Open Avatar Introductory Video

At the beginning of June we launched Open Avatar, an initiative to create a framework artists could use when building avatars.

By adhering to a convention, avatars, or parts of avatars, could become more portable across many different applications, produced by many different vendors.

Recently a video was uploaded to vimeo that gives a nice introduction to OpenAvatar and it’s purpose:

Since the launch, we’ve had some positive feedback and a lot of interesting discussion.

If you’ve tried it out and have had some success (or failure) please let us know!

Presentation: The Technology Behind VastPark

Today I presented at La Cantine in Paris to both a real world audience and a virtual audience inside of VastPark.

The presentation covered the technology that powers VastPark, where to find the open source code and the specifications such as IMML, Continuum, and the recently announced OpenAvatar. I also showed some live demonstrations of VastPark in action (the selective Continuum capture I did can be downloaded from here).

See the slideshare below, there was a lot of talking during the presentation so the slides may seem a little light on content. If you have questions about the slides feel free to comment and I will answer.

Plugin Framework available via NuGet

After a recent visit to Las Vegas for MIX11 (which was excellent btw) I was taken by the usefulness of NuGet and decided it was time to contribute a package into the main feed.

I’ve been developing a plugin framework, imaginatively named VastPark.PluginFramework which I hope to eventually massage into a really convenient MVC framework.

As it stands today it is a useful time saving library to be familiar with and I’d recommend all VastPark plugin developers make use of it.

1. Install NuGet

This has been covered in detail elsewhere and chances are you already have it installed as it is included in MVC3.

Visit the CodePlex documentation site here for a simple install guide.

2. Create a new plugin project in Visual Studio

As per usual, create a new project in Visual Studio:

Note: It’s best to go with .NET Framework 3.5 as the target framework, the client applications are built against this version of the .NET framework.

3. Add package reference to VastPark.PluginFramework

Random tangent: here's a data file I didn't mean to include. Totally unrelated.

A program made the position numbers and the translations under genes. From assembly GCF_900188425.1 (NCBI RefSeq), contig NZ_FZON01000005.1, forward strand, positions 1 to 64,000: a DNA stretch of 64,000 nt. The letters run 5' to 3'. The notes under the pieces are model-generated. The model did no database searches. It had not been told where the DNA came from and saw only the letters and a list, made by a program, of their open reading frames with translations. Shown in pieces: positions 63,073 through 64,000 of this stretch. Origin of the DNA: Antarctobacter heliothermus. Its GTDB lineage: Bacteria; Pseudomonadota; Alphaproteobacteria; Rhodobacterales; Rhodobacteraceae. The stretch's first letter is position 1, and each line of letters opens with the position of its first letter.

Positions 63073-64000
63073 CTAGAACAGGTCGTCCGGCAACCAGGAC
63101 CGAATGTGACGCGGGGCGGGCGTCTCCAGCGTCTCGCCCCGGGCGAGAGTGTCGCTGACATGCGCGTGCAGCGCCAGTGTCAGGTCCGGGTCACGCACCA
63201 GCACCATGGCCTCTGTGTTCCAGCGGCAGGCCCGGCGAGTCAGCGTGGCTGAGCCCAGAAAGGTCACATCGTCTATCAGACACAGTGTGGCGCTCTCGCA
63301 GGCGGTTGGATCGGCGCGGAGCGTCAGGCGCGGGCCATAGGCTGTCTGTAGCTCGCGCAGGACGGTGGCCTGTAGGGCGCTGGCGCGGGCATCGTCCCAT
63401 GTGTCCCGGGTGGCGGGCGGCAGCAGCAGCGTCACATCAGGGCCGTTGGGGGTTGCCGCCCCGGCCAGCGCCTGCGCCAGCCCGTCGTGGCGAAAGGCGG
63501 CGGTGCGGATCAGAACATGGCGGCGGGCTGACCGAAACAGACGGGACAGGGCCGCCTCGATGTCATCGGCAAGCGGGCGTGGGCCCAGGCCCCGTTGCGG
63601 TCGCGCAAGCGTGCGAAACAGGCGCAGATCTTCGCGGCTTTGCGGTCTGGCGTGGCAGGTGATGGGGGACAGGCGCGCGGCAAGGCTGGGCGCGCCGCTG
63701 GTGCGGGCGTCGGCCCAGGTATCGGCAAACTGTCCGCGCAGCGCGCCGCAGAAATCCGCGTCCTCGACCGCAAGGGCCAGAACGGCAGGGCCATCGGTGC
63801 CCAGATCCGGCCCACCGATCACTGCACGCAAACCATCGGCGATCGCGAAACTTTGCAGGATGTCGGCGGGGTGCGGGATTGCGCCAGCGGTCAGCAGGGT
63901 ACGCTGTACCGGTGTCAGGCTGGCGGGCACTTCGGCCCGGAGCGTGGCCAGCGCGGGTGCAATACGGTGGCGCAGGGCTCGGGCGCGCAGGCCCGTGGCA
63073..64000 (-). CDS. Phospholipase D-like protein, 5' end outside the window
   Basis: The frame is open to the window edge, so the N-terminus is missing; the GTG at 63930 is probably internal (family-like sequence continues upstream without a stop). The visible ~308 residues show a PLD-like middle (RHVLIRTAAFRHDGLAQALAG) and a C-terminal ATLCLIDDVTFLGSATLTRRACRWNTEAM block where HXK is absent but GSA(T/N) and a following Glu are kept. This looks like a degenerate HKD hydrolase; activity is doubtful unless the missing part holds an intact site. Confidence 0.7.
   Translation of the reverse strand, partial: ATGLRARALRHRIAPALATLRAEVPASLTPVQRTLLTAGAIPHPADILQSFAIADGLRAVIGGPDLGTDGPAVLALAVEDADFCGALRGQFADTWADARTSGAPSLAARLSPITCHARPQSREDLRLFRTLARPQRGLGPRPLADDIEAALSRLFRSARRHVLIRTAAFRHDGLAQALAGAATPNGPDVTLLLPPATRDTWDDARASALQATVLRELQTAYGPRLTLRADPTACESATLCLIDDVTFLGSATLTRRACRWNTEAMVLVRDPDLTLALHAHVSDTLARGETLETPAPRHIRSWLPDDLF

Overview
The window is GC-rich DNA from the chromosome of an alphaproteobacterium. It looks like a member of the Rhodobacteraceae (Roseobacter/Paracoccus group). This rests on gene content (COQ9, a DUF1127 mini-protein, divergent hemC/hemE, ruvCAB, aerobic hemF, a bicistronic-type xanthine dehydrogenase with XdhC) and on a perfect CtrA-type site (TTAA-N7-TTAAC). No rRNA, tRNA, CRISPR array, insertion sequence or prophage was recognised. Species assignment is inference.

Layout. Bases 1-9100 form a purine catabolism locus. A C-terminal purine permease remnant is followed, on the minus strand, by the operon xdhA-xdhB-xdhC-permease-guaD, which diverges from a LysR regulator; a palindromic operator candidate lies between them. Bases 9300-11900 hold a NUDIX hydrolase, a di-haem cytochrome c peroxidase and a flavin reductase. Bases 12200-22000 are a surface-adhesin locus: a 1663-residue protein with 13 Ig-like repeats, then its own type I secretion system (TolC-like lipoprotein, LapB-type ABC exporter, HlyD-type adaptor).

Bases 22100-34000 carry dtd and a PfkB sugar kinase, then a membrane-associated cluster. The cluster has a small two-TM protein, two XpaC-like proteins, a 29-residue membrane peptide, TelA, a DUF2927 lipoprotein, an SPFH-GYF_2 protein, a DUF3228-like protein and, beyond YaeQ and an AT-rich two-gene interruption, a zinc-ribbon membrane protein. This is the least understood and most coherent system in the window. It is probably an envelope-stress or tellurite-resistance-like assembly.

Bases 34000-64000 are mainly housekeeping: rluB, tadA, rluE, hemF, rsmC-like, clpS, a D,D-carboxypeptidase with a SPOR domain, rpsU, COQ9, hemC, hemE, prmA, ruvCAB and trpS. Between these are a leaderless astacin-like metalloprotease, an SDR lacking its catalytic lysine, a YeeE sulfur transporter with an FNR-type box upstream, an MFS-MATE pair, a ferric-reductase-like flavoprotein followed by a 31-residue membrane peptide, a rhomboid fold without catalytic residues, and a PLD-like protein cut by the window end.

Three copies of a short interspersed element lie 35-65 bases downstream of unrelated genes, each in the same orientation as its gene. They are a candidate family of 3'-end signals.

Right-click References and choose the shiny Add Library Package Reference button:

Next perform a search for ‘VastPark’:

Click install to download the package and have it magically added to your project.

You should now see some additional assemblies referenced and a blueprint.xml file included in your project:

4. Code your plugin!

Sit back for a moment to ponder the awesome of NuGet, then get on with coding your plugin 🙂

See here for the NuGet package page:

The Pianist v2

Back in April of 2007 I was inspired to build a virtual piano in VastPark, you can read the super brief post about it here.

At the time, I was pretty happy with the way it turned out and recently decided it was time for it to make a comeback!

How it works

This time around I decided to do things a little differently and shift all of the logic to a single .NET plugin that controls the entire piano experience.

While this has a number of benefits, I was primarily interested in keeping the structure of the environment cleanly separated from the logic.

To keep this separation simple, I made use of a little known feature of IMML called behaviours. Here’s a sample of my IMML:

<IMML Name="The Pianist v2" Camera="camera" xmlns="">

  <!-- The plugin manages all interaction with the piano via behaviours -->
  <Plugin Name="PianoPlugin" Enabled="True" Source="plugins/Piano.plugin">
    <Parameter Key="HighlightColour" Value="#00FF00" />
    <Parameter Key="RotationWhenPressed" Value="0.03120605, 0, 0" />

  <Model Name="black_piano"
         Source="models/black_piano.model" />

  <!-- Piano key models -->
  <Model Name="key_b_8"
         Source="models/white_key1.model" />
  <!-- other models snipped for brevity -->

  <!-- Piano sounds -->
  <Sound Name="note_b_8" 
         Source="sounds/pianokey_b_8.mp3" />
  <!-- other sounds snipped for brevity -->


Note the usage of the piano-key and piano-key-sound behaviours.